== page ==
This must have been the most widely watched kiss in the kissing history of the world. Two billion people around the globe keenly watched as the newly-appointed Duke and Duchess of Cambridge kissed each other at the royal balcony of Buckingham Palace. Surely it was the costliest kiss ever, costing the British taxpayer a staggering $60 million. With the royal kiss began wedding parties all over the United Kingdom which will go on for weeks.
Anthropologists may find it difficult to explain this irrational fascination for the joys and sorrows of the British royal family. The massive turnout at Charles and Diana’s wedding in 1981 and the extraordinary outpouring of grief at Di’s tragic death in 1994 were dramatic manifestations of this phenomenon. And now, over a million Britons danced on the streets and thousands queued to occupy the best spots to catch a glimpse of the royal couple. Was it a reflection of a suppressed desire to relive the lost glory of the Empire or a longing to return to the outdated values of joint family and Victorian morality? Or was it a grand show orchestrated by the British establishment to boost the tourist industry? Some may want to explain it away as the commercial compulsion of producers of royal merchandise and the print and electronic media’s obsession with ratings and revenue.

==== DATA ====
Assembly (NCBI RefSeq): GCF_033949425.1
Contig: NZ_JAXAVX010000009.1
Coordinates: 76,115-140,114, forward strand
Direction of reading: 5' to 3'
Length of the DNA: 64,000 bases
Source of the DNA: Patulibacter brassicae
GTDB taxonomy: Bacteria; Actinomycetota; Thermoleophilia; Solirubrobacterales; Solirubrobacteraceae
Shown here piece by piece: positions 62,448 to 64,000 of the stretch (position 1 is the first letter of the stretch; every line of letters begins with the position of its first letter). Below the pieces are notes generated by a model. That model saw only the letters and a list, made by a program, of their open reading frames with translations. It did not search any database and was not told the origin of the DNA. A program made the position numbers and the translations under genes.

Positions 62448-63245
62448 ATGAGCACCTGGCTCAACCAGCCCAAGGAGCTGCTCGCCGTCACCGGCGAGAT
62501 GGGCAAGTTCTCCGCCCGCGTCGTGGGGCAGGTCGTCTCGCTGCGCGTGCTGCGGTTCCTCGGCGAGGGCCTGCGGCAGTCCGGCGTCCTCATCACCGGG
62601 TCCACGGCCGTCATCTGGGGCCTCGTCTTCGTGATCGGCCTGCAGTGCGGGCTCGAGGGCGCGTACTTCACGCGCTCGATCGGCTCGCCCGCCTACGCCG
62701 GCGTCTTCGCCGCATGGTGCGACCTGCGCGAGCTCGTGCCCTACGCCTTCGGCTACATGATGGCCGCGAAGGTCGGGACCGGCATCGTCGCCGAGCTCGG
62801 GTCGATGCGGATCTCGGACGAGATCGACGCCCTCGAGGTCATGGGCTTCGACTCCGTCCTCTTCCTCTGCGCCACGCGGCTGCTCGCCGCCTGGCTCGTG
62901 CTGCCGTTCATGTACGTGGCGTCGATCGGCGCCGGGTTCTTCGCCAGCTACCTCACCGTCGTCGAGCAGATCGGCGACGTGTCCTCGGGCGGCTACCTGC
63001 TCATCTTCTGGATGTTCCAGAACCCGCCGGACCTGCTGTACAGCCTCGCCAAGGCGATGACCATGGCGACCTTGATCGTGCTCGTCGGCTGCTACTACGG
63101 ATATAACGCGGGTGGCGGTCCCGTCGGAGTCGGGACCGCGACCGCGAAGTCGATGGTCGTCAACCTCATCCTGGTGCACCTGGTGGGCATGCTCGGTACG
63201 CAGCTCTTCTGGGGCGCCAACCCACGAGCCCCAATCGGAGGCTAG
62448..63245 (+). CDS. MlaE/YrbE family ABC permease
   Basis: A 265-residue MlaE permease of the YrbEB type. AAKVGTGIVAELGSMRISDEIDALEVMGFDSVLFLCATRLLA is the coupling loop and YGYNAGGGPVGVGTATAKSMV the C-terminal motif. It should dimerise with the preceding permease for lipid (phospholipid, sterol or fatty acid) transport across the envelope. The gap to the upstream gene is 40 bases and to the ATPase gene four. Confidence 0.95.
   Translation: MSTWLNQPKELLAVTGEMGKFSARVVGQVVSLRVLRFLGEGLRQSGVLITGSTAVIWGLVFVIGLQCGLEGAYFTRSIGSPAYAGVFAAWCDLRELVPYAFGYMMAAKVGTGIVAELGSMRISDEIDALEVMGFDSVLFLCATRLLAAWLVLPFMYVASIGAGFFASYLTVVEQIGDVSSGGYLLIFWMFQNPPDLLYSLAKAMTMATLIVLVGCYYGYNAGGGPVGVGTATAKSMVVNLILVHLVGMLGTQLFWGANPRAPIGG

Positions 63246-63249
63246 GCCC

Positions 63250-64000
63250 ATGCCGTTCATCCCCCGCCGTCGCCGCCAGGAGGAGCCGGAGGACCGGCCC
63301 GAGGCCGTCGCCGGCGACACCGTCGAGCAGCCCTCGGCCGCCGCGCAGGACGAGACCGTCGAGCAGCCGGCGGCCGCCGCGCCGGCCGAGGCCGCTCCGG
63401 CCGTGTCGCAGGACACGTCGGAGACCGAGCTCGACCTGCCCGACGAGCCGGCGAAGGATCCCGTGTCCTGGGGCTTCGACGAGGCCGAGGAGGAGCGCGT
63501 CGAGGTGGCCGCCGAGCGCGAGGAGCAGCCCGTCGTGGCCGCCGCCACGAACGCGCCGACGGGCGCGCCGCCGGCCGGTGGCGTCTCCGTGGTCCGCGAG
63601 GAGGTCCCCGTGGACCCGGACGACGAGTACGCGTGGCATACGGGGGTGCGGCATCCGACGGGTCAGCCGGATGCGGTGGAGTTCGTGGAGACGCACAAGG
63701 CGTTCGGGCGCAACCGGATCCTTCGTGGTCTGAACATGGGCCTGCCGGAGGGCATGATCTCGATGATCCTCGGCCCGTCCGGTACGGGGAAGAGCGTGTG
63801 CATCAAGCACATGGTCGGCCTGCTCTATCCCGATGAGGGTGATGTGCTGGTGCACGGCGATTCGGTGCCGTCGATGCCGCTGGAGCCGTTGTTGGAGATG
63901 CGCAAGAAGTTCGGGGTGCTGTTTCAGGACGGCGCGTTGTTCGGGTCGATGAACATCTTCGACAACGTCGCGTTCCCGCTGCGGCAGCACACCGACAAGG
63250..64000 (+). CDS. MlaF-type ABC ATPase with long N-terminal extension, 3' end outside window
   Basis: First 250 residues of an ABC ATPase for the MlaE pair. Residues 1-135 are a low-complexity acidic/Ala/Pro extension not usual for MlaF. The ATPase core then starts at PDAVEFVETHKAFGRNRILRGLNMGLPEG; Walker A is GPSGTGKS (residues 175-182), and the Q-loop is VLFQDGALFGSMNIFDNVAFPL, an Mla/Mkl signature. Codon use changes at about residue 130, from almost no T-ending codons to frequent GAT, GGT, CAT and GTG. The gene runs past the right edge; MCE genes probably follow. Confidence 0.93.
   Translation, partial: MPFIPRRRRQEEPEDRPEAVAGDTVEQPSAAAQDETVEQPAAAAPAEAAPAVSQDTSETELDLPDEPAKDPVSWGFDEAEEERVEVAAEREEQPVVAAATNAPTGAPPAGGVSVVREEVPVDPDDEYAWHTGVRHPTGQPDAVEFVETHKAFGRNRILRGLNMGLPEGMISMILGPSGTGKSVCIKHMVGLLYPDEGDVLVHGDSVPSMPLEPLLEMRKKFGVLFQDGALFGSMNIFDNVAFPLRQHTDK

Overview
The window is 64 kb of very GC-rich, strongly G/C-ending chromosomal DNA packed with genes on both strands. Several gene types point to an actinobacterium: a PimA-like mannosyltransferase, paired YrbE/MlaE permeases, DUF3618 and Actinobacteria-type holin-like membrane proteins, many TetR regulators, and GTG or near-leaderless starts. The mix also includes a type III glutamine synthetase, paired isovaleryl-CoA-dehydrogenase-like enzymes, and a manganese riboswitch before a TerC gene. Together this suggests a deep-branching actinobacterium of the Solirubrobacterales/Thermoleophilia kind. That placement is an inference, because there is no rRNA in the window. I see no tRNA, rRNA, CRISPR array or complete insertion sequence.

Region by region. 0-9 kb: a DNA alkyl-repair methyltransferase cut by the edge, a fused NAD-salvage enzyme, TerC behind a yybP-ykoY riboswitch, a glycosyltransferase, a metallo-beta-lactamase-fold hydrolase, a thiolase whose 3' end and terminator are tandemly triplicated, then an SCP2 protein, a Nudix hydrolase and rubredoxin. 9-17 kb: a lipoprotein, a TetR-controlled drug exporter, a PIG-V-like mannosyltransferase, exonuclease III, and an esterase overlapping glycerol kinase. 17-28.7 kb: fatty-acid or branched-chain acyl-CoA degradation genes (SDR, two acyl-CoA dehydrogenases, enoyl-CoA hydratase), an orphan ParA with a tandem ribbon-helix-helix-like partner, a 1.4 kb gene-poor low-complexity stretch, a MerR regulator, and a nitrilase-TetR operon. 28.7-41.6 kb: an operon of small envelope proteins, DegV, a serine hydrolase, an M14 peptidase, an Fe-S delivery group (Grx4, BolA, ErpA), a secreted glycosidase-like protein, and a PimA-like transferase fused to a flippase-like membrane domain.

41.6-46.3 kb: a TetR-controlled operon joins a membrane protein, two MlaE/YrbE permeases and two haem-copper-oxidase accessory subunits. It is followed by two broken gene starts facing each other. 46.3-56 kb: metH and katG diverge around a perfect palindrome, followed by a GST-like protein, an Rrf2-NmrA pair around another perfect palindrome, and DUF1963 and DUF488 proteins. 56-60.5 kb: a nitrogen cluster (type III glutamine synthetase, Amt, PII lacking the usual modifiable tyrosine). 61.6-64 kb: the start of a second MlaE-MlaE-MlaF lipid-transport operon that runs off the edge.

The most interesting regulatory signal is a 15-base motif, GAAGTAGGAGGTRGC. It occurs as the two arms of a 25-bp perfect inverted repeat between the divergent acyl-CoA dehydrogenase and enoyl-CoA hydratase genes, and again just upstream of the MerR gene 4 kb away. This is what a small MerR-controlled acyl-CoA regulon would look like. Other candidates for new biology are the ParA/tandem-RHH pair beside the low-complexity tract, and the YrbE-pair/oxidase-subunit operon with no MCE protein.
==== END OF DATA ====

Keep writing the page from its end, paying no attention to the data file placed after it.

Whatever the explanation, the latest royal extravaganza has once again highlighted the contradictions in western societies. The bizarre costumes worn by the dukes of Edinburgh and Cambridge, the transportation of hundreds of trees to convert the Abbey into an English garden, the fuss over Kate being the first commoner to wed an aspirant to the throne in 350 years and the excitement over the kiss, all would have been dismissed as primitive and weird if not couched in flawless flowery language and glitzy packaging. It is amazing to see a wedding being celebrated with such gusto in a society where the institution of marriage is in rapid decline. The fact that the prince and the commoner had been together for not less than eight years, had lived together at their Scottish cottage when studying at St Andrews and had holidayed all over the world, makes the enthusiasm over the ‘kiss’ and the consummation of the marriage rather silly. The track record of royal weddings in recent times has not been that admirable either. Except for Queen Elizabeth’s own marriage, almost all royal marriages have ‘malfunctioned’, if not failed altogether.
In a country where weddings are usually interrupted by loadshedding or law enforcing agencies (imposing one-dish rules or setting time limits) the royal wedding was just like a distant dream: A grand Bollywood awards show or a classical Hollywood musical. It was too glossy, too disciplined and too spectacular to be real or relevant.
Published in The Express Tribune, May 9th, 2011.
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